Figure 5. Receptor endocytosis assay. (A) Arc, calnexin, or both were overexpressed in SH-SY5Y neuroblastoma cells and the amount of endocytosed transferrin was quantified via confocal microscopy. (B) No significant difference in endocytosis was detected between the three groups (p = 0.25; Power = 0.864). Scale bars = 10 μm.
The present work identifies calnexin, a transmembrane protein of the ER, as a novel interaction partner of Arc. Calnexin is an ubiquitously-expressed protein best known for its role in the quality control of nascent glycoproteins in the ER (Caramelo and Parodi, 2008). We show that Arc binds to the C-terminal tail of calnexin in hippocampal neurons. We further show that Arc residues 200–225 are required for the interaction with calnexin (Figure 2). This region is at the border between the central flexible hinge region (~131–208) and the highly structured Arc C-terminal domain (residues ~209–365). A schematic of the Arc-calnexin interaction is shown in Figure 6.
Figure 6. Schematic of the Arc-calnexin interaction. The C-terminal end of Arc’s central linker region interacts with the cytoplasmic C-terminus of calnexin in hippocampal neurons. The 3D structure from the Arc C-terminal domain is from Zhang et al. (2015). The predicted structure of the Arc N-terminus and linker region is from Myrum et al. (2015).
BDNF treatment induces Arc expression and enhanced PLA signal with calnexin in neuronal somata and dendritic shafts. Although Arc was clearly detected in dendritic spines, no colocalization with calnexin was observed in spines (Figure 3C). In the DG of live rats, the Arc/calnexin PLA signal was significantly increased in the GCL at 2 h after LTP-inducing stimulation of the perforant path input. In the dendritic ML, the PLA signal was unchanged despite maximal Arc expression at this time (Messaoudi et al., 2007), suggesting that the primary interaction of Arc with calnexin occurs in granule cell somata (Figures 4C,D). It appears that Arc interacts with calnexin in the basal state, prior to experimental induction of Arc by BDNF, raising the possibility that Arc is stably associated with calnexin at the ER. This is consistent with an ultrastructural analysis showing a pool of immunoperoxidase-labeled Arc protein along ER membranes of granule cell somata and dendrites (Rodríguez et al., 2005).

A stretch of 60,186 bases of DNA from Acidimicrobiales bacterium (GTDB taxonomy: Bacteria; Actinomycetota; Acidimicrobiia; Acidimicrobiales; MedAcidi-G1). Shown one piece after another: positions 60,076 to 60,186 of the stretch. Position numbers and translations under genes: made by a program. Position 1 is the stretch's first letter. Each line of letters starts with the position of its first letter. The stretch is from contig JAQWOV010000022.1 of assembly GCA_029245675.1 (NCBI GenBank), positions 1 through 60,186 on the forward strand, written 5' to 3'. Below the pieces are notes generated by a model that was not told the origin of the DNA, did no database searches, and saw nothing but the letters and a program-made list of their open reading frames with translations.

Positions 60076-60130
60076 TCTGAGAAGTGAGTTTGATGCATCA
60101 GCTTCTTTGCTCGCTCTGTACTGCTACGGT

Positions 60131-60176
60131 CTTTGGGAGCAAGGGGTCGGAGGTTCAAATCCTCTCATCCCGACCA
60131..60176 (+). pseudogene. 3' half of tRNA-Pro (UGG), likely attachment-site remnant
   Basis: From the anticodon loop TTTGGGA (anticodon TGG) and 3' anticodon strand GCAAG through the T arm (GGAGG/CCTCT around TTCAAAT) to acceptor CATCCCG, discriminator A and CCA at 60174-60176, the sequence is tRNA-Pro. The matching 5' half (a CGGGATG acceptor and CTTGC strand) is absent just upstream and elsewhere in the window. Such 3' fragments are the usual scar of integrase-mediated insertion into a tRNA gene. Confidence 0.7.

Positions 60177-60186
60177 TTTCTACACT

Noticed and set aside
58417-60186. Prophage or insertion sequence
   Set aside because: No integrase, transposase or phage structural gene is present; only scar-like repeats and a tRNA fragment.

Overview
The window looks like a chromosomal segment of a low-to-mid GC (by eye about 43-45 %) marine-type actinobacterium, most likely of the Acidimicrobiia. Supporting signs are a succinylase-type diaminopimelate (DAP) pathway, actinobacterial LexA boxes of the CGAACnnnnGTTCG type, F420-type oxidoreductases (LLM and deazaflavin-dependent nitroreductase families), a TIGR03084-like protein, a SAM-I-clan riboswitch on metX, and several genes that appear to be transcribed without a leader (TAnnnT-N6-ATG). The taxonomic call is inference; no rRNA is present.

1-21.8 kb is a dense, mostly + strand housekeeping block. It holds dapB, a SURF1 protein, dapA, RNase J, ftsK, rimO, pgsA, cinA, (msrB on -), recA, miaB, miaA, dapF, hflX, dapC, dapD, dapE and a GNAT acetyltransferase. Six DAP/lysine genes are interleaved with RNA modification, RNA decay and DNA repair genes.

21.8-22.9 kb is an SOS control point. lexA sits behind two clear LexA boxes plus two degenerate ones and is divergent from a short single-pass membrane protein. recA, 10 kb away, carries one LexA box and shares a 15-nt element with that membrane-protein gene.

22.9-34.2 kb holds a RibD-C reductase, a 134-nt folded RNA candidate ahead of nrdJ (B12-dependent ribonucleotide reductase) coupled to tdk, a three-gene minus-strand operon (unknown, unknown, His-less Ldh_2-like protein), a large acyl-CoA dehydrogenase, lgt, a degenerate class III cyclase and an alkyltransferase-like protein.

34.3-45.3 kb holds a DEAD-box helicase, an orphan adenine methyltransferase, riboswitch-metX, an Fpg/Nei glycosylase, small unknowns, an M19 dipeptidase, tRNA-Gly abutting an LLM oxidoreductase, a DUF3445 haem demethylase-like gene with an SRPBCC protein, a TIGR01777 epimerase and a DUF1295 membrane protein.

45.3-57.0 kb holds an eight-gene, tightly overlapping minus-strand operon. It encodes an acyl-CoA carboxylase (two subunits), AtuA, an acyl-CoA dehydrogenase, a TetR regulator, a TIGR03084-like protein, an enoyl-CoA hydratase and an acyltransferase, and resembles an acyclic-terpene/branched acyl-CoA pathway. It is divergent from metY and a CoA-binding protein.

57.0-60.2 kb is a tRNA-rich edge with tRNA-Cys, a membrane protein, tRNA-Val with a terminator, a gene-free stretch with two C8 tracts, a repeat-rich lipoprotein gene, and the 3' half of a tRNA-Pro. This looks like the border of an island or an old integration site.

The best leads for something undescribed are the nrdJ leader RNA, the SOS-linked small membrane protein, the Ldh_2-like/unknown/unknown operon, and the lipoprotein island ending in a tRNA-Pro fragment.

The best described molecular role of Arc involves endocytosis, including homeostatic scaling (Shepherd et al., 2006), mGluR-LTD (Park et al., 2008) and its interaction with clathrin adaptor protein AP-2, dynamin-2 and endophilin 2/3 to selectively internalize AMPARs (Chowdhury et al., 2006; DaSilva et al., 2016). In contrast, the cytoplasmic C-tail of calnexin is a potent inhibitor of clathrin-mediated endocytosis (Li et al., 2011). We hypothesized that in a calnexin-bound state, Arc either promotes endocytosis by blocking the effect of the calnexin C-tail or inhibits endocytosis by blocking the interaction with the endocytic machinery. However, transferrin uptake assays showed no significant effects of calnexin/Arc overexpression compared to either calnexin or Arc alone (Figure 5). Since overexpression of Arc alone does not affect endocytosis rates in HeLa cells (Chowdhury et al., 2006), the interaction with calnexin may require another adaptor protein to affect endocytosis.